Parkinson’s disease (PD) has been identified as the fastest growing brain disorder in the world. It is estimated that over 12 million people may be living with PD by 2040. Additional factors could raise the burden to over 17 million.
Closer to home, nearly 100,000 Canadians have PD, with approximately 5,500 new cases diagnosed each year. What is still elusive to so many experts is the why.
The good news is that the first-and-only non-surgical 24-hour therapy for advanced Parkinson’s disease (aPD), VYALEV, is now available in Canada and represents the first advance in more than a decade.
PD physical symptoms develop slowly and differently in people but often include tremor, limb stiffness and severe balance problems. Although there is no cure, management with lifestyle interventions, surgery and medications may improve living with the disease.
One of the biggest problems encountered with some current therapies in PD, especially as the disease progresses, is the wearing “off” of their effect, whereby symptoms become worse, and movement becomes more difficult. “Off’ periods usually come on gradually, but occasionally can be more sudden. This might mean that a person who is out for a walk would suddenly be unable to continue walking, or when seated would be unable to get up to answer the door.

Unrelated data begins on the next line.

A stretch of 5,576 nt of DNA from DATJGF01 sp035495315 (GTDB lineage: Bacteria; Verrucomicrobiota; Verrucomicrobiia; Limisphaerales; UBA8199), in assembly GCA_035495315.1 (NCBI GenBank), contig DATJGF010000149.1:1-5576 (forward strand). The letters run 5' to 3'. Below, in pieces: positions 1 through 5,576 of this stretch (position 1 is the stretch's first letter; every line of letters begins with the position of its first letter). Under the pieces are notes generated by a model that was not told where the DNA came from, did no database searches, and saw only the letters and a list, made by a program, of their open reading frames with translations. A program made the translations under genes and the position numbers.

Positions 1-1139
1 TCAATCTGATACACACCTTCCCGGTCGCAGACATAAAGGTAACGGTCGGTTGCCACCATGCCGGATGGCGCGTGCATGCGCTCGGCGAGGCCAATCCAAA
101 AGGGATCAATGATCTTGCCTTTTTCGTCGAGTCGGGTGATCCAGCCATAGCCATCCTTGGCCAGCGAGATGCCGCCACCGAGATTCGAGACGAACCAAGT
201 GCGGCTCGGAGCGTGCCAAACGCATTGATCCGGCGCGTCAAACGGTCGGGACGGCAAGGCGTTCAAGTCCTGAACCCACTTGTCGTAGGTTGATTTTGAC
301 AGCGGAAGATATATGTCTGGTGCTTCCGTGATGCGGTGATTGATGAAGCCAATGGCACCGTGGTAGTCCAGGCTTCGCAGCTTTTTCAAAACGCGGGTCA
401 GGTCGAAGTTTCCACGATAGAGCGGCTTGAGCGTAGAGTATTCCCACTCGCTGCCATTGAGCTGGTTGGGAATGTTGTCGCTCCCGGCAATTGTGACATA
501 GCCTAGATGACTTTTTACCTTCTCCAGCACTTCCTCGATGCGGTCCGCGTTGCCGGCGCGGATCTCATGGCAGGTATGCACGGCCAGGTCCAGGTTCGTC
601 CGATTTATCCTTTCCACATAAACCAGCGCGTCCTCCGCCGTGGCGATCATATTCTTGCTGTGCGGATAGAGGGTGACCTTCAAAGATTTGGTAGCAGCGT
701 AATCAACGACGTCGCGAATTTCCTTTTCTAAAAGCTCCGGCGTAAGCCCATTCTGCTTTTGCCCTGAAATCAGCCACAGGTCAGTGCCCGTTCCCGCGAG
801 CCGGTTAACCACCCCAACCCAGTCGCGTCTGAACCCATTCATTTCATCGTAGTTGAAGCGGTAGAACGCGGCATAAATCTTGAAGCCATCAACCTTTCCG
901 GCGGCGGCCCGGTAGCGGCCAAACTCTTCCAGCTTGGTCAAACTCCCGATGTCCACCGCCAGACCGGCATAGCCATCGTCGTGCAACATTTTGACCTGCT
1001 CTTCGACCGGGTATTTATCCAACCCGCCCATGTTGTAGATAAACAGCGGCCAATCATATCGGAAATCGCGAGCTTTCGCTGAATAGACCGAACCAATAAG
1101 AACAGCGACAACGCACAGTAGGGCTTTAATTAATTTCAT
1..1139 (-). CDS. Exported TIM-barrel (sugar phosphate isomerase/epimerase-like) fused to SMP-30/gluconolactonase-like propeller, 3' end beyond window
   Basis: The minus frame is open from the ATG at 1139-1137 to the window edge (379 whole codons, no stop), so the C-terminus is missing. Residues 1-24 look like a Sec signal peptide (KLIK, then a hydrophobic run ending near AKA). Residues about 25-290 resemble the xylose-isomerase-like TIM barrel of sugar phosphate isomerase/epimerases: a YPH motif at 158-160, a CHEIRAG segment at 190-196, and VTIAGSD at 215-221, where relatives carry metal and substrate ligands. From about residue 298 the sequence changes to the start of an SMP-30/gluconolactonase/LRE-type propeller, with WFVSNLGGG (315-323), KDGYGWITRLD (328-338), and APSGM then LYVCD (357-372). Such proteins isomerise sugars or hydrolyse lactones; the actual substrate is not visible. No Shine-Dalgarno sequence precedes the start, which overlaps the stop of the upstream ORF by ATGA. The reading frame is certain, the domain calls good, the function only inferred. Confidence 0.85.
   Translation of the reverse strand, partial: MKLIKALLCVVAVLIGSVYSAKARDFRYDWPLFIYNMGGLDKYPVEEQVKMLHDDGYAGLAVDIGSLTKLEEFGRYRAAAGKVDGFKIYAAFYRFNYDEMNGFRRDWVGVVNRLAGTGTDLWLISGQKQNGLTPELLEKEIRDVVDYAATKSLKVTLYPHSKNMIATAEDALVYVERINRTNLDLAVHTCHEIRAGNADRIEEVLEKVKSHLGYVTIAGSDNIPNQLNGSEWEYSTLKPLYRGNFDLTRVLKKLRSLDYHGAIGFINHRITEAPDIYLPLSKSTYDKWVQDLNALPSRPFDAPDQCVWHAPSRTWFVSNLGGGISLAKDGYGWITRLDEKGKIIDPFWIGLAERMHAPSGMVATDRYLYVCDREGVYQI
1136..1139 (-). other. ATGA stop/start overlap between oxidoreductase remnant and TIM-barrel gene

Understanding the lived experience of these “off” periods is key to understanding their impact on daily life with aPD and has been critical in feeding into VYALEV’s research.
What it really comes down to is this: When your quality-of-life is stolen because of PD, is it possible to get it back?
By providing a continuous delivery of therapy through a subcutaneous pump (similar to how an insulin pump works), VYALEV makes the “off” periods less, which can be life-changing for people with severe movement related symptoms.
For more info, visit the Parkinson Quebec website.